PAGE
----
"Before You Suffocate Your Own Foolself" by Danielle Evans.  This is a short story collection. There are eight stories featuring teens and young adults coming of age and grappling with life's problems of sex, race, acceptance and love. Half of the stories are very good, the best being "Snakes" and "Robert E. Lee is Dead." The other half are not so good. All of the stories have an underlying theme of people's personal battle with how people perceive them and who they really are.  The writing is good.  Some of the characters are flat and some of the stories evoke no emotion so you forget them as soon as you finish reading. However, overall it is a good read and I would recommend it.  Another short story collection is "A Taste of Honey" by Jabari Asim. While the book is suppose to be short stories, it reads more like a novel because the characters and storyline continue throughout the entire book. Nevertheless, the stories take place in 1968 and focus on how the civil rights movement and other events of that era affected the characters and their community. It is well written, but slow moving despite the interesting setting.  If you are interested in short stories, I would recommend books by J. California Cooper who is the master of short stories. Check out "Wild Stars Seeking Midnight Suns," "Some Love, Some Pain, Sometime," "Homemade Love" and "Some Soul to Keep."  It looks like short stories are making a comeback!

Finally, "The One Who Gained Possession After the Struggle" by Cynthia Moody Collins (my friend and fellow author). The book focuses on a women's journey to self-discovery. Redissa, the main character, goes on a roller coaster ride through life as she struggles with having a baby when she is a teenager, drug addiction, abusive relationships and depression.  However, from a myriad of problems, Redissa emerges as a women who learns her true value and discovers peace within herself.  I would recommend this book as it is a motivational and uplifting story.

Check back for Summer Reading Part II. Enjoy!

Friday, June 3, 2011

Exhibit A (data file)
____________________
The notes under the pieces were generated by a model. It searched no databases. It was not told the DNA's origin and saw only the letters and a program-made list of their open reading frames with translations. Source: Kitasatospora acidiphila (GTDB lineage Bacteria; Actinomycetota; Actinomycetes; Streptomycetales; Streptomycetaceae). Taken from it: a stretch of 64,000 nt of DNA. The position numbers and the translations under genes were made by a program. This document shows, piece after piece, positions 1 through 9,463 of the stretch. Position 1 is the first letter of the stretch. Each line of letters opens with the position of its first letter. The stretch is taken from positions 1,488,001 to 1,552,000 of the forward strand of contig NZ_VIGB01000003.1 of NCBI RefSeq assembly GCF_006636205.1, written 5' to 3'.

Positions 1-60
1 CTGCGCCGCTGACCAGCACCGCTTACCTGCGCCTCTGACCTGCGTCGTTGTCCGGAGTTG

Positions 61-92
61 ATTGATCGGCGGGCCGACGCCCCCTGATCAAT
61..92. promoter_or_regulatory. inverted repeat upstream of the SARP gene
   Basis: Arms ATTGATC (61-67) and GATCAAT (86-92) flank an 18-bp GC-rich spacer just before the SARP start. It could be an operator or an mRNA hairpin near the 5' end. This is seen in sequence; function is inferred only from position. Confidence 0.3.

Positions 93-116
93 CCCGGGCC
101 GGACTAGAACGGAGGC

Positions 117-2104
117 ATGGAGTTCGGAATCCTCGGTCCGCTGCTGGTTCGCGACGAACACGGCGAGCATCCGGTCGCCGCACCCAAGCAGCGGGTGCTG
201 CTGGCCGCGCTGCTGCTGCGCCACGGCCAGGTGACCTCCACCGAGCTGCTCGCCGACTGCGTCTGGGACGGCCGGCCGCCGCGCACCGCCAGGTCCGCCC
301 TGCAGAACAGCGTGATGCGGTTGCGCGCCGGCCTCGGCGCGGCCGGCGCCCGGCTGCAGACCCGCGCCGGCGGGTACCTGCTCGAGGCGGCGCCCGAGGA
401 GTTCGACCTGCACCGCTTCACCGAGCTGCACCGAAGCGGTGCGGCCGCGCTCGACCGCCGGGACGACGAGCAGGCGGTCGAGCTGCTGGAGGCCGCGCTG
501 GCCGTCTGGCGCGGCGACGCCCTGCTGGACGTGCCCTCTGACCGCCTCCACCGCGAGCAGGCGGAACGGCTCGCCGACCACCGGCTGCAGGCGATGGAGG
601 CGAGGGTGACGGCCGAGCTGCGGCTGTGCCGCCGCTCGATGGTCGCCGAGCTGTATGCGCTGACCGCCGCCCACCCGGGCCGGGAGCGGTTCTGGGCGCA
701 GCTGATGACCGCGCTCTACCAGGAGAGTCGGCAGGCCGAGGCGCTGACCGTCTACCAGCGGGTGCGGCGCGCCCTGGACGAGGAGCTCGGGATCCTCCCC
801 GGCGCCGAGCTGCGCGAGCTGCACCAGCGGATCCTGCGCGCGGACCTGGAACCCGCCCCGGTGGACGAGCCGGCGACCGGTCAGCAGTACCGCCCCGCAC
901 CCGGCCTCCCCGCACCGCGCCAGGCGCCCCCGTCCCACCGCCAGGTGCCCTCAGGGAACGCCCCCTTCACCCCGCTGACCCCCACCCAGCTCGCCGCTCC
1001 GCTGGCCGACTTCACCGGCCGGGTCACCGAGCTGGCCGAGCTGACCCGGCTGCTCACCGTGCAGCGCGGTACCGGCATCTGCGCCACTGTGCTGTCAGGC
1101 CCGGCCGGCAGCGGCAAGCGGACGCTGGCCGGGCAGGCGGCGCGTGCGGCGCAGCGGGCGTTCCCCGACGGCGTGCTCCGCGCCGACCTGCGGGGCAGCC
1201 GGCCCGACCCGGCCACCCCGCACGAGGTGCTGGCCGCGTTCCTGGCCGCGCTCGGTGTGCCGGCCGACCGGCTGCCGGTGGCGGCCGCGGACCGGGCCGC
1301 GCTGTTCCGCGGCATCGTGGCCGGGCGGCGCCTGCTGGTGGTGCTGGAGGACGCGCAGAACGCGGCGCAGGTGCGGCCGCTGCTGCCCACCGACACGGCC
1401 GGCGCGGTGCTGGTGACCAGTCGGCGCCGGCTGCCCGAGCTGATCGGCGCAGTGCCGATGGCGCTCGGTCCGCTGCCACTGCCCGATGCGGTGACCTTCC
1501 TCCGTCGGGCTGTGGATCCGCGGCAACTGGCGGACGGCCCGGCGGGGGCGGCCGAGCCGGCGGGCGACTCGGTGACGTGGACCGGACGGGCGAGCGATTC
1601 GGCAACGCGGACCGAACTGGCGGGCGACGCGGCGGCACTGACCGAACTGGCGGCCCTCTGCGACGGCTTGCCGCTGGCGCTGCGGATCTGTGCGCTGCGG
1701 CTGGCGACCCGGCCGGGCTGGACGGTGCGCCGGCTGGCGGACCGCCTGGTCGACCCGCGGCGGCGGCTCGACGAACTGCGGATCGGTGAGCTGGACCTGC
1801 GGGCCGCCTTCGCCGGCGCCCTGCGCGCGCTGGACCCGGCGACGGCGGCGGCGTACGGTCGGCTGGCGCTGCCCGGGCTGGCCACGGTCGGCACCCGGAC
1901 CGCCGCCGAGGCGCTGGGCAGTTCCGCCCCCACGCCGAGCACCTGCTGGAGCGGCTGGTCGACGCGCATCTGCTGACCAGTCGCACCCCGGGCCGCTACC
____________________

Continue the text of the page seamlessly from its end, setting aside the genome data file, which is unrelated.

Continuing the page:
Book Review: "The Other Wes Moore"

"The Other Wes Moore" by Wes Moore is about two black men who have the same name, lived in Baltimore, but whose lives took very different paths. The author, Wes Moore, graduated from college, became a Rhodes Scholar and delivered a speech at the 2008 Democratic National Convention. The other Wes Moore became a drug dealer and later was sentenced to life in prison for his participation in the robbery and killing of a police officer.

What is intriguing about this real life story is the exploration of how both Wes Moore's grew up in similar circumstances: single mothers, poor neighborhoods, disinterest in school, and brushes with crime. But, their lives turned out very different.  The book raises the age old debate about whether individuals' lives are shaped by genetics or environment or both.

The book reflects on choices that both men faced growing up and how they dealt with these choices, second chances and expectations. Both Wes Moore's are faced with choices about education. The author Wes Moore's mother sends him to a private school to escape the crime-ridden and underachieving public schools in the Bronx where the family relocated after Moore's father dies. However, he does not like the school and doesn't fit in. "I was becoming to 'rich' for the kids from the neighborhood and too 'poor' for the kids at school. I had forgotten how to act naturally, thinking way too much in each situation and getting tangled in the contradictions between my two worlds." Eventually he is kicked out of the private school for poor grades and misconduct.  In a drastic move, his mother sends him away to a military school in Pennsylvania to save him from the streets.  Meanwhile, the other Wes Moore, drops out of school, becomes a teenage father and starts selling drugs -- following in his older brother's footsteps despite his brother's effort to keep him out of the "drug game." Wes rationalizes his decision to become a drug dealer, stating "This game didn't require studying or exams. It didn't require a degree or vocational skills. All he needed was ambition. And guts. ... And an ability to live with constant fear."

The story alternates between each man's life and the choices presented to them and the consequences each one experiences as a result of his decisions. Another major theme of the book is second chances. Wes decides that he wants to do something more with his life than sell drugs. He enters the Job Corps, gets his GED, and learns carpentry skills. However, when he returns to his old neighborhood and is unable to find a job as a carpenter and is forced to bounce from one low-paying job to another, Wes reverts back to selling drugs. Another choice -- bad decision.

At the military school, Wes eventually embraces his new environment and is mentored by others who expose him to opportunities he probably would not have encountered in his old neighborhood in the Bronx. He graduates from high school, interns with the Mayor of Baltimore, graduates college and becomes a Rhodes Scholar. The other Wes gets involved in a robbery with his brother and two other men, gets arrested, convicted and is sentenced to life in prison.